The French look: ecohumanists in quest for solutions

“[Global policy for biodiversity] is far from a vision required by science. We are in a simplifying, partial and culturally marked vision, which does not appear to be very effective.” argued one of our guests in a recent webinar on the relationship between science and policy. And that’s our point. We ecohumanists at RePlanet France, are looking for answers based on the multidisciplinarity and richness of science.”

February marked a symbolic milestone in the activities pursued by our branch of RePlanet here in France. We have concluded the first cycle of workshops dedicated to overarching objectives in the field of environmental action: human development, flourishing biodiversity and climate stabilisation. What are the workshops and why do they matter?

Caroline Boudou, General Delegate

« We are committed to the capacity for dialogue between different disciplines, so that we can build and promote solutions based on what we know, without excluding any scientific field. » says Caroline, one of the French ecohumanists. We’ve observed decades of climate and biodiversity actions that fail to properly address global environmental issues whilst supporting human basic needs. Why? Because narrow visions have mainly led to simplistic policy approaches. In other words, the diversity and richness of science hasn’t been considered fairly.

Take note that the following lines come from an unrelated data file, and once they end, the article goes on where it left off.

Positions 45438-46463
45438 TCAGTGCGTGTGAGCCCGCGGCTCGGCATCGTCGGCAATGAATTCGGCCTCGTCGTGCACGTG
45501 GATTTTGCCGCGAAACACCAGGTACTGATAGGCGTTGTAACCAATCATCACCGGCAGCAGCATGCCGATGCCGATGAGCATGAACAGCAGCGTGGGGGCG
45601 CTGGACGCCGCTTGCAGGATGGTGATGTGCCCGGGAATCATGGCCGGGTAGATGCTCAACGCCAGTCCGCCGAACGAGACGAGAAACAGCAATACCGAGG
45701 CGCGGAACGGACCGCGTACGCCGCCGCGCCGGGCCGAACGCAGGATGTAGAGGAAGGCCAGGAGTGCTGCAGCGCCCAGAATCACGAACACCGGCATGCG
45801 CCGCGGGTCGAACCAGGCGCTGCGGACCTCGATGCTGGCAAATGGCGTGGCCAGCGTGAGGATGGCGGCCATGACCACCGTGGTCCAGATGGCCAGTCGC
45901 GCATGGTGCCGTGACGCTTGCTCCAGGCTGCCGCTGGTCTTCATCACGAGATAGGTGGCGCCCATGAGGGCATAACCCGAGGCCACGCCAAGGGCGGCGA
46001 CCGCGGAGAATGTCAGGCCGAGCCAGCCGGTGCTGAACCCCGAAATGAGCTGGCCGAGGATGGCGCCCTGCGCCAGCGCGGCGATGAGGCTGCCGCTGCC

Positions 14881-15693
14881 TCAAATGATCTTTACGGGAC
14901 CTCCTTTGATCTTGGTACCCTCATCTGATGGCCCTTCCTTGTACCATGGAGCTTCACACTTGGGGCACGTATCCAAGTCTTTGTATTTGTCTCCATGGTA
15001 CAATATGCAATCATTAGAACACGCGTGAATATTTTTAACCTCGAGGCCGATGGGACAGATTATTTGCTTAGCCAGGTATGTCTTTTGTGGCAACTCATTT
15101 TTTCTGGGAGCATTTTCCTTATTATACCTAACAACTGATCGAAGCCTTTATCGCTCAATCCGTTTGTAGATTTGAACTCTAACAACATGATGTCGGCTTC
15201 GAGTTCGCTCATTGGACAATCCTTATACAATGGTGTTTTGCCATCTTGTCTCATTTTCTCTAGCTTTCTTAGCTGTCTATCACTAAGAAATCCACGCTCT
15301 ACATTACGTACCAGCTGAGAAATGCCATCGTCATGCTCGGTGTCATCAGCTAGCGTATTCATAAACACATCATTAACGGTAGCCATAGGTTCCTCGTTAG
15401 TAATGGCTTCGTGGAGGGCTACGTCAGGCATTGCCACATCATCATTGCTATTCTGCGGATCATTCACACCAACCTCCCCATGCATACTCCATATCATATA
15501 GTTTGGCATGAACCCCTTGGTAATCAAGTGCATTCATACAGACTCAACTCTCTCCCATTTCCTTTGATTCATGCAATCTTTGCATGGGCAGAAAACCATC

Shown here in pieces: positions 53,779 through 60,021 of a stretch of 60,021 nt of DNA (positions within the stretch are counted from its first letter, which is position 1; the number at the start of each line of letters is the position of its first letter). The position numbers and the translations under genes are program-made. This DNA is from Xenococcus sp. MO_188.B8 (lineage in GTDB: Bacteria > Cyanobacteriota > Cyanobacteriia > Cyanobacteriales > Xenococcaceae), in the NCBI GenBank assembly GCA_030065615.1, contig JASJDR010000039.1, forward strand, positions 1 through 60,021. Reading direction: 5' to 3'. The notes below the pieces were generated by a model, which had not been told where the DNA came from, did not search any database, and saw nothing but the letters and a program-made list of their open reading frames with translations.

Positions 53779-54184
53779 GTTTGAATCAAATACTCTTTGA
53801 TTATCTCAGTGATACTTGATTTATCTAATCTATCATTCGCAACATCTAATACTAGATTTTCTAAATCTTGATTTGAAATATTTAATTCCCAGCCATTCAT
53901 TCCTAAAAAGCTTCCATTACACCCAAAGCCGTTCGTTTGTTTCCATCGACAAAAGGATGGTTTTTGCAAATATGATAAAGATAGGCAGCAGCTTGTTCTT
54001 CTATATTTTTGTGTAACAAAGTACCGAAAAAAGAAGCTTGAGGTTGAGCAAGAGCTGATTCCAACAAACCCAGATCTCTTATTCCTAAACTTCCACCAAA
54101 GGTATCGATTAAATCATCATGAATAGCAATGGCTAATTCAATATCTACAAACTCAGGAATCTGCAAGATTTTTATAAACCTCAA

We have decided to listen to the scientific community first and prepare a solid ground for action, that can also be useful to the whole RePlanet community. We have created a scheme – the workshops – where scientists and experts in the field discuss the state of the art, explore potentialities, limits and set-backs of potential solutions to achieve climate stabilisation, revive biodiversity, and foster human development.

Each workshop is an opportunity for three to five researchers to freely discuss[1] the most pressing issues regarding different fields of climate action. For instance, the workshop on climate hosted a researcher on climate modelling, a climatologist, and a specialist of carbon cycles. Feedbacks from the first nine participants show the relevance of this format.

“We were able to discuss in a very open, casual way, on a certain number of subjects related to the climate and the solutions that we could implement. Normally we [the researchers] discuss a lot on these topics, but here the format is a little different since we give ourselves the time, two and a half hours, to discuss a certain number of subjects with colleagues who are in somewhat related disciplines but with whom we can understand each other since we share the same vocabulary”, said Dr. Oliver Boucher, expert in climate modelling and researcher at the French National Centre for Scientific Research (CNRS).

Dr. Olivier Boucher, CNRS

Each workshop is followed by the conclusions and detailed report on the outcomes. Our findings are shared with the general public and they will serve in the future for reflecting on solutions that are worth being supported.